Fig 8 shows the values *D*_{4−4} and *D*_{4−1} obtained in each simulation. The average over simulations of the average distance within the forth city *D*_{4−4} (highlighted blue circles) does not change considerably with *p* (around *D* ≈ 21 nucleotides). Under a neutral evolutionary perspective, viruses will belong to different strains if they differ by more than *G* nucleotides, where *G* is a parameter whose value depends on the virus [47, 55]. If *D* > *G*, viruses in city 4 would belong, on average, to different strains when compared to city 1. As an example, if *G* = 26 new strains would arise, on average, in city 4 for 0 < *p* ≤ 0.0010, allowing a recovered individual from city 1 to be reinfected by an infected individual from city 4 if they are put in contact with each other (by travelling, for instance). Therefore, there is an increased risk of reinfection due to low connectivity among communities. In this sense, pandemics are more likely to originate new strains than epidemics, as they affect far more distant (therefore less connected) communities. One confirmed case of reinfection by COVID-19 in Hong-Kong had the virus differing by 24 nucleotides from the first infecting virus [14]. This distance matches a value for *G* for which the network connectivity would strongly influence the rise of reinfections.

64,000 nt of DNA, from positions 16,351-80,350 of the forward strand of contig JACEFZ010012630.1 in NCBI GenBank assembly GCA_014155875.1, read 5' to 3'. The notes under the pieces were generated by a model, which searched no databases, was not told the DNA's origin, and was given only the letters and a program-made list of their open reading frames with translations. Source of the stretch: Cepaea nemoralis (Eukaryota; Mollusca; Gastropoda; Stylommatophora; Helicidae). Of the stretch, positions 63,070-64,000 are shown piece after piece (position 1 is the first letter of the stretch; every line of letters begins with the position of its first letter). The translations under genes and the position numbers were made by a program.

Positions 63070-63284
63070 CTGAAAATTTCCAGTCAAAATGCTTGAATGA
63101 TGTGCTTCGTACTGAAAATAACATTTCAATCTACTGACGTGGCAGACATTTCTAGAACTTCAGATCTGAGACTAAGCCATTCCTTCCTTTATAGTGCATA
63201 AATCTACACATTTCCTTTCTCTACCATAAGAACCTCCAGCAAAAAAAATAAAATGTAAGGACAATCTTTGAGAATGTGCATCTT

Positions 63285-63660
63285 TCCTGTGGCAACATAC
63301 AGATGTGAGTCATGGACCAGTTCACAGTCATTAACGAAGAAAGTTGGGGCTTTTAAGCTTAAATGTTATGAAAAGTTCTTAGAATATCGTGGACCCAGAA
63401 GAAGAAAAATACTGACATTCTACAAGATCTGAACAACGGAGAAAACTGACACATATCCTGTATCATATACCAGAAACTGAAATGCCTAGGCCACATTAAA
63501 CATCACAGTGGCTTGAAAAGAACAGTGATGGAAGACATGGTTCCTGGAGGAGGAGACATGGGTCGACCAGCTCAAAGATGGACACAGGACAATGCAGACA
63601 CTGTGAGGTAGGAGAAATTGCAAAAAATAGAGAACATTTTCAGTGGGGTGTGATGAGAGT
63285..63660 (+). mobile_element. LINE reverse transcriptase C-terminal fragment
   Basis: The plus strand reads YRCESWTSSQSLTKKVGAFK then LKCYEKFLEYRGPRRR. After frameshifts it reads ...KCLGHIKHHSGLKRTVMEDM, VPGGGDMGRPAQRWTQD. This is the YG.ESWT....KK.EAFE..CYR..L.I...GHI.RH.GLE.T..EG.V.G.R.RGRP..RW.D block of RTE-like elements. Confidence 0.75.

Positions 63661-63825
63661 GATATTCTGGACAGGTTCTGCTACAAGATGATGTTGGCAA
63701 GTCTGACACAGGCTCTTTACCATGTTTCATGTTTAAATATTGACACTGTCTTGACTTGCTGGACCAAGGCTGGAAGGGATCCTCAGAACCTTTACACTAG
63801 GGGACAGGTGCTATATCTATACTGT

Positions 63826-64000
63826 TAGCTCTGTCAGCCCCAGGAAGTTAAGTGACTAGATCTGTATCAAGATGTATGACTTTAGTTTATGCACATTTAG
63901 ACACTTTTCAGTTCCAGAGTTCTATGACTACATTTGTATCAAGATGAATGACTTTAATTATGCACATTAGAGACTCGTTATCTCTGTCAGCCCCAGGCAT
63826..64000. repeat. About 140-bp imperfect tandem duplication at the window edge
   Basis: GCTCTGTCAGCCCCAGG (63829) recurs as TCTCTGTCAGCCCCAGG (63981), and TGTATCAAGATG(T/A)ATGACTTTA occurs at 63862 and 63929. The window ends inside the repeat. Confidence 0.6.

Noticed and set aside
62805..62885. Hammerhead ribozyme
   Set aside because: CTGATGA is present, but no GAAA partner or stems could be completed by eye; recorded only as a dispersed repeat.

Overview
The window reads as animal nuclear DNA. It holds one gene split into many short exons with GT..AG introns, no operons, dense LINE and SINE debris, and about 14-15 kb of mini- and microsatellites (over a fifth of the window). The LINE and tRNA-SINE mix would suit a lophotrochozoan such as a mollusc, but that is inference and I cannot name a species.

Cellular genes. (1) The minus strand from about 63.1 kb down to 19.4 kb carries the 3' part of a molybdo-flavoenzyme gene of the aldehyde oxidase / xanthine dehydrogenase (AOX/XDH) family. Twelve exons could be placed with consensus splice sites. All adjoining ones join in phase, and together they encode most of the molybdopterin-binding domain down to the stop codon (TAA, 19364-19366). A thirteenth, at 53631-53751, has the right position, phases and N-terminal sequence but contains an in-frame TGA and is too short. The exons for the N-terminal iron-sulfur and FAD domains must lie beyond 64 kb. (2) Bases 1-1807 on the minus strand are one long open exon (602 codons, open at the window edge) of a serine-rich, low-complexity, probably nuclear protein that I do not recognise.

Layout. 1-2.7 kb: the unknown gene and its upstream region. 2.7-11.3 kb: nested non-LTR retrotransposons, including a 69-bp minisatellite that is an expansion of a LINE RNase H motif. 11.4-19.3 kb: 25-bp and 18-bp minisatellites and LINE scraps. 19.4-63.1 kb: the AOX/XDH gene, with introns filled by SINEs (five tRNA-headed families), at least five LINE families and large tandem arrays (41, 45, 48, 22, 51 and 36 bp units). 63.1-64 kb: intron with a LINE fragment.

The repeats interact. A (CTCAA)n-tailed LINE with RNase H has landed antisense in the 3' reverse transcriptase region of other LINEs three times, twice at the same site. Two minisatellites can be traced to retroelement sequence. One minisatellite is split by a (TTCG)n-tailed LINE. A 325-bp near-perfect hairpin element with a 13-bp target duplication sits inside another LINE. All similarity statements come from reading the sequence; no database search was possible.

## Conclusions

We have introduced an individual based model to describe the genetic evolution of a RNA-virus epidemic spreading. We used the SEIR model with four compartments on networks, but the evolutionary dynamics can be implemented in more compartmentalized epidemic models. We provided an analytical description that can be generalized for models with more compartments. An important result of this study is the mean-field approximation, Eq (3), for the evolution of the average genetic distance, which can be added directly to the mean-field SIR or SEIR models.

Our analytical description of the average genetic distance between viruses is neutral and depends only on the epidemic curves. This allows us to project the evolutionary scenario without using the actual genome sequences. Deviations from these predictions in genetic data could reveal the strength of selection or network effects. We compared our prediction using only fifty complete genomes sequenced and collected in China and found good agreement.